100 Days Of Management

By | May 7, 2009

Barack Obama has just completed his first 100 days as President of the United States. He’s put in place a $787bn economic stimulus plan, put 2m acres of wilderness under federal protection, set in place a major reform of healthcare and acquired a new dog. A Gallup poll indicates that a majority of Americans feel he has done a good or excellent job so far. At the same time former President George W. Bush has spent his first 100 days out of office raising funds for his Presidential library, after 100 days he’s at $147m, ahead of expectation and well on the way to his $300m target.

100 days is an interesting marker to see how well someone is doing in a new job. Some people set themselves 100 day action plans, clearly setting out what they intend to do each day to build success, others set themselves 100 day objectives, visibly publishing what they will have achieved at the end of 100 days without specifically identifying the markers to get there.

Unfortunately many managers set themselves a lower goal of using the first 100 days in a new role to settle in, find out how things work, get to know everyone, and think about what changes might be appropriate. This strategy rarely yields significant results. At the end of 100 days the new manager is able to explain the current situation, justify why things are the way they are and rationalise any failures in performance.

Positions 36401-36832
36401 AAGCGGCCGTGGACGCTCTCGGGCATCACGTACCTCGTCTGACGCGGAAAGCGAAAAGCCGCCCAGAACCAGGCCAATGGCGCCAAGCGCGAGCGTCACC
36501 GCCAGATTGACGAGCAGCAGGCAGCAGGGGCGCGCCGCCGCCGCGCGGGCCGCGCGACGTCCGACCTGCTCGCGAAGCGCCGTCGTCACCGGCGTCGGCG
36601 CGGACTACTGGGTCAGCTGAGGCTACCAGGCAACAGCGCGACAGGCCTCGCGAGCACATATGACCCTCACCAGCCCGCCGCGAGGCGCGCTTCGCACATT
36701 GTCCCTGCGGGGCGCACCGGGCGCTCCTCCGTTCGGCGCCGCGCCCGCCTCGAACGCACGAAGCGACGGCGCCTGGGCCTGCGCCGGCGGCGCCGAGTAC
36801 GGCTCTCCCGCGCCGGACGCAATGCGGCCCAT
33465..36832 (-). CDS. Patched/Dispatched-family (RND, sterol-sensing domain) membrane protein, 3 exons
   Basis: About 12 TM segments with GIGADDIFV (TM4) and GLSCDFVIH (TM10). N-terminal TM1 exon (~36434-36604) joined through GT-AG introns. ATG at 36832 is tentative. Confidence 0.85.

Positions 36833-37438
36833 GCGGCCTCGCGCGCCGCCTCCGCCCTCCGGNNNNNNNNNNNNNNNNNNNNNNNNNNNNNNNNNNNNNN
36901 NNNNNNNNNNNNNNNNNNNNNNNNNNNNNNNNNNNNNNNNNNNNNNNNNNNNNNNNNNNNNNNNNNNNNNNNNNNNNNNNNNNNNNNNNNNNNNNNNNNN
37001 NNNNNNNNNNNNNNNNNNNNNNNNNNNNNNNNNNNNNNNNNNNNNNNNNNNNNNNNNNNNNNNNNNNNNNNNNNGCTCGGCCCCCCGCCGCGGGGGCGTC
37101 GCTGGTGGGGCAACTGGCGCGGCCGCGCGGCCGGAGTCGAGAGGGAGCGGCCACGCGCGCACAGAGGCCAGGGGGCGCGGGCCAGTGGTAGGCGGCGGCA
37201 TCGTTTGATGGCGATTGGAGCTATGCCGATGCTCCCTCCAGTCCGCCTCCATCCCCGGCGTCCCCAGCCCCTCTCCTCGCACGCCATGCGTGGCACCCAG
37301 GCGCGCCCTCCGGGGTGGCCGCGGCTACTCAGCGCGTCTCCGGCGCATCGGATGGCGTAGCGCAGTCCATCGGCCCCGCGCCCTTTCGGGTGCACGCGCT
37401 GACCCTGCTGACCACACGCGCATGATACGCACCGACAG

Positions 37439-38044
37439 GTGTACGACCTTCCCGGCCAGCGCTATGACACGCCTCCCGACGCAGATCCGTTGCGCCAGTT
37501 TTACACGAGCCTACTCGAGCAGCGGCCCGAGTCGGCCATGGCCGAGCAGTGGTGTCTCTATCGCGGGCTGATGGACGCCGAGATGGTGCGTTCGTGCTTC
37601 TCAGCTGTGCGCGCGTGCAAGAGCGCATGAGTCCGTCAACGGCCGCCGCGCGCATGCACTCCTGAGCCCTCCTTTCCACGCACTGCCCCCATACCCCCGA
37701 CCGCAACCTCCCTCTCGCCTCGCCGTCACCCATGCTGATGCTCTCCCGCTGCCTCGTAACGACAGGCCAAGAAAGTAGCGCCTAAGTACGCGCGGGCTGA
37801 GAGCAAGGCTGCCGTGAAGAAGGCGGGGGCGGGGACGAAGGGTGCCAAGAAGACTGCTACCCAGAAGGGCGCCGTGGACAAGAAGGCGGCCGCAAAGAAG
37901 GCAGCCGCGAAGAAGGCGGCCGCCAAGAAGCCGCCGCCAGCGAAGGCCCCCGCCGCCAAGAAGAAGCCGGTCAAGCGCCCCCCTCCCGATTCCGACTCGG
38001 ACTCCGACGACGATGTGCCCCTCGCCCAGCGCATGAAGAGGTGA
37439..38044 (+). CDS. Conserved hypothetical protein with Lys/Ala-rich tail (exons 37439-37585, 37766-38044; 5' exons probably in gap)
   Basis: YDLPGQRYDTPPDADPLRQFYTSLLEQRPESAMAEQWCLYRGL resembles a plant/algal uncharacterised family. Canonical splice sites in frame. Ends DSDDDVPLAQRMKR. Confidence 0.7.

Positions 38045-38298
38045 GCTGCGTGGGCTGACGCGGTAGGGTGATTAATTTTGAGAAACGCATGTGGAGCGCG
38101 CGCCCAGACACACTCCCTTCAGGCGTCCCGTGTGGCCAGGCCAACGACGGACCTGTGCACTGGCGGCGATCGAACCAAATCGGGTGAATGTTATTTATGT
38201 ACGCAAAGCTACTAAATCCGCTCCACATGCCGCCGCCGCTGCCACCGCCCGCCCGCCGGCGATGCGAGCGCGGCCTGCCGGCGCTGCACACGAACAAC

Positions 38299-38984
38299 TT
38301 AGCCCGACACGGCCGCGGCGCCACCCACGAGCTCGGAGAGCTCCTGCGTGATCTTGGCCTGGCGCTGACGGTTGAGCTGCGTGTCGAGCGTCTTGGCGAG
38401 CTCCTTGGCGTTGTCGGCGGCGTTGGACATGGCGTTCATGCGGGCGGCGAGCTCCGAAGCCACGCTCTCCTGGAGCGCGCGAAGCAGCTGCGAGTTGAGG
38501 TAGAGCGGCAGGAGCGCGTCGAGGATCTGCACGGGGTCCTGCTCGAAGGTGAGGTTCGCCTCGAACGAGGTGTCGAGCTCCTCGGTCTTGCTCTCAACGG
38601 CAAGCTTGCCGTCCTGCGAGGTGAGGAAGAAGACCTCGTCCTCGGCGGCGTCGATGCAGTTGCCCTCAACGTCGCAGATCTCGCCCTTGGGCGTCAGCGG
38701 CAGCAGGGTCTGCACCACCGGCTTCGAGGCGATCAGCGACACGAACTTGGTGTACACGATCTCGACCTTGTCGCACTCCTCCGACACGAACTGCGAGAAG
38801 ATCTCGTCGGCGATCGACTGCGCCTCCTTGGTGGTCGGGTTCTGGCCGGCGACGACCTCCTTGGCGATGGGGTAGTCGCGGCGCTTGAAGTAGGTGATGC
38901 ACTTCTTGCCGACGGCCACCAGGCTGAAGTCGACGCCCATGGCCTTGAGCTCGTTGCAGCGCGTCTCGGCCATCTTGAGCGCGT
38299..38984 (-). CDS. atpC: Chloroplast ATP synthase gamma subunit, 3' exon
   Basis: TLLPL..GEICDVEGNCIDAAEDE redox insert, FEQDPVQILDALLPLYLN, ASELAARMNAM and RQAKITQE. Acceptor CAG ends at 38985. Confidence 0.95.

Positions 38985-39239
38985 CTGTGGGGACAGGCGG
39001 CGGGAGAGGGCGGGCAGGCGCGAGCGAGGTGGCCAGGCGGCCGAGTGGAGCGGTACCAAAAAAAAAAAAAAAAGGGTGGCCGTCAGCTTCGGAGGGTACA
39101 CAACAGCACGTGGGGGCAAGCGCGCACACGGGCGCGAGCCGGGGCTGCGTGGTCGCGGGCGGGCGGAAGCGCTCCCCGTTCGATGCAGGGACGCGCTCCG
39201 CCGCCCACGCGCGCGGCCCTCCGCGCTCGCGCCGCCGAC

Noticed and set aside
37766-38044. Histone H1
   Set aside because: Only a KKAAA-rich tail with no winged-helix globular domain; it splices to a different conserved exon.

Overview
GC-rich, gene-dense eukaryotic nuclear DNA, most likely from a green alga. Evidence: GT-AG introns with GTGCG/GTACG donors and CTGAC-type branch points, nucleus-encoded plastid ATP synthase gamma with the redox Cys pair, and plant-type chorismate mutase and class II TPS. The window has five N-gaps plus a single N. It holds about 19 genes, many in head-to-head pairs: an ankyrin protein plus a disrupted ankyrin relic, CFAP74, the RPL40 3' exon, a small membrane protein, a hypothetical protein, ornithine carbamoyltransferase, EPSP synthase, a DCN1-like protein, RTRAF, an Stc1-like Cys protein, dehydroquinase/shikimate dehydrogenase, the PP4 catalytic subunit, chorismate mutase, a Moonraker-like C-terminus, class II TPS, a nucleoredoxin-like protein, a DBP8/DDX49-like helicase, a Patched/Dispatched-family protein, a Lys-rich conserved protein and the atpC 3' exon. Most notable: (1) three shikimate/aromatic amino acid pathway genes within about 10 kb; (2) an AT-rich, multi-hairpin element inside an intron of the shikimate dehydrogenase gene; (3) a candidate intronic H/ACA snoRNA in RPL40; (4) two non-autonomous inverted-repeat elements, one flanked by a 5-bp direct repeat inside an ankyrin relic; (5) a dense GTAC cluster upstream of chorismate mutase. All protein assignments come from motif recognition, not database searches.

To give managers a real chance of succeeding, they need to feel excited about their new management role, and confident in their ability to carry it out successfully. In too many cases a person is appointed or promoted to the role of manager with no clear idea of what their responsibilities are and no clear mandate to manage. Structured Training’s Fundamentals of Management course is a great way to invest 3 of those all important 100 days, taking time to decide what kind of manager you are (and want to be), what your key challenges will be, what your objectives are developing strategies to really deliver on your management promise. Don’t worry if you’re already in role. Your 100 days can start here.

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